“Stories of elder abuse in long-term care facilities usually involve rogue staff. So you may be surprised to learn that the vast majority of violent assaults in nursing homes involve one resident attacking another.” [CBC Marketplace]

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  1. hubris says:

    Doesn’t surprise me one bit. I spent a good amount of time working in an Alzheimer’s facility and those people would beat the crap out of each other. I can remember one woman having bruises all over her face and arms because she walked to near a guy who had to be strapped into a chair all the time, and he got a hold of her and beat the crap out of her.

  2. SoCalGNX says:

    My grandfather, a WW1 Marine, decked some other old guy who took a swing at him in their nursing home. This was at about age 89.

  3. ltcol266845 says:

    Not so in my great grandmother’s case. Quite sad what happened and the nursing didn’t do a thing.

  4. ElizabethD says:

    Sadly, this isn’t surprising. Even early stages of dementia can bring on episodes of violent behavior among the elderly. There is also the phenomenon of “sundowning,” which all nursing-home staff know too well: in the evening, levels of disorientation and violence often rise among the confused elderly. My own dad attacked a nurse at his assisted living center one night after supper; he hallucinated that she was a robber. We were required to have him admitted to a psychiatric hospital for treatment (read: heavy sedation), which I’m sorry to say simply worsened his confusion and IMO hastened his death. Lots to look foward to as we get old, folks! (cackle)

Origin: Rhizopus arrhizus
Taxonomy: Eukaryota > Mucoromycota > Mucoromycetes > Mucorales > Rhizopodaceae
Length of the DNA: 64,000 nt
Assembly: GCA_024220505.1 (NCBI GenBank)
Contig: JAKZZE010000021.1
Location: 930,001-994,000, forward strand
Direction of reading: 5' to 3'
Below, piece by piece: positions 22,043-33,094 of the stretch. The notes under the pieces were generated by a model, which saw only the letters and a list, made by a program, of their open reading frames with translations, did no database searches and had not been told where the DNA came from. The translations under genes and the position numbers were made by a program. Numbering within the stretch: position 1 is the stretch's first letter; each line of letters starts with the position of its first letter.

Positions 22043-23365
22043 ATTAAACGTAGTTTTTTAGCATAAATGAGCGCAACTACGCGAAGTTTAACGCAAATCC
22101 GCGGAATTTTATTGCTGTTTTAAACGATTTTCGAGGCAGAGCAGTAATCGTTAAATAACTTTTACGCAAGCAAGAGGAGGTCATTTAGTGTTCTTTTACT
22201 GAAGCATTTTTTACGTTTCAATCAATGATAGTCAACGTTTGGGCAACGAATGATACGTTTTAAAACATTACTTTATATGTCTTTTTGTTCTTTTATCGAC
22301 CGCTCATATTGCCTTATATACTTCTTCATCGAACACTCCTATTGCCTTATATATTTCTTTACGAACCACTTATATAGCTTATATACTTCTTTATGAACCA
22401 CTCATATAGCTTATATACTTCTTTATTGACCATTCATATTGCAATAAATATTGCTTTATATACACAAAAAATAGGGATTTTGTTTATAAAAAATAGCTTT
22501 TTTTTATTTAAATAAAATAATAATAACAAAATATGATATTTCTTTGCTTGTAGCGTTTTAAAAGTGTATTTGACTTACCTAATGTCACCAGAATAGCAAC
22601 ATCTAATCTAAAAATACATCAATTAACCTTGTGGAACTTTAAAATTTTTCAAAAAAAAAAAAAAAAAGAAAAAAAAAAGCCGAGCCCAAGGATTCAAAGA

5. othium says:

    In my facility, consumers attack each other through frustration with being cooped-up all day with nothing better to do. They get on each other’s nerves and when it gets to a boiling point, drive their wheelchairs into each other in a sort of “demolition derby” style combat. Rarely do the injuries result from fists or kicks, just bruised fingers from being caught between chairs. These incidents are reported under the Vulnerable Adult statute in my state, which covers violence between consumers (and can be a one-time occurence) – but nothing is usually done to prevent it from happening again. Some of them have traumatic brain injuries and scream for a long time until one of their roommates decides to ram their chair into them to attempt to shut them up. Very tense atmosphere at that place. Glad my particular house is somewhat less combative. After my 8-10 hours on shift, I go home and take a looong hot shower and try to forget. Glad I don’t live there…

  6. pestie says:

    Wrap ‘em all in bubble wrap!

  7. Major-General says:

    Not surprising. If you knew my elderly downstairs neighbor and her 20+ year history of screaming and beating on the ceiling all day and night for one slight or another (I like the ones when no one is home), then this wouldn’t be surprising.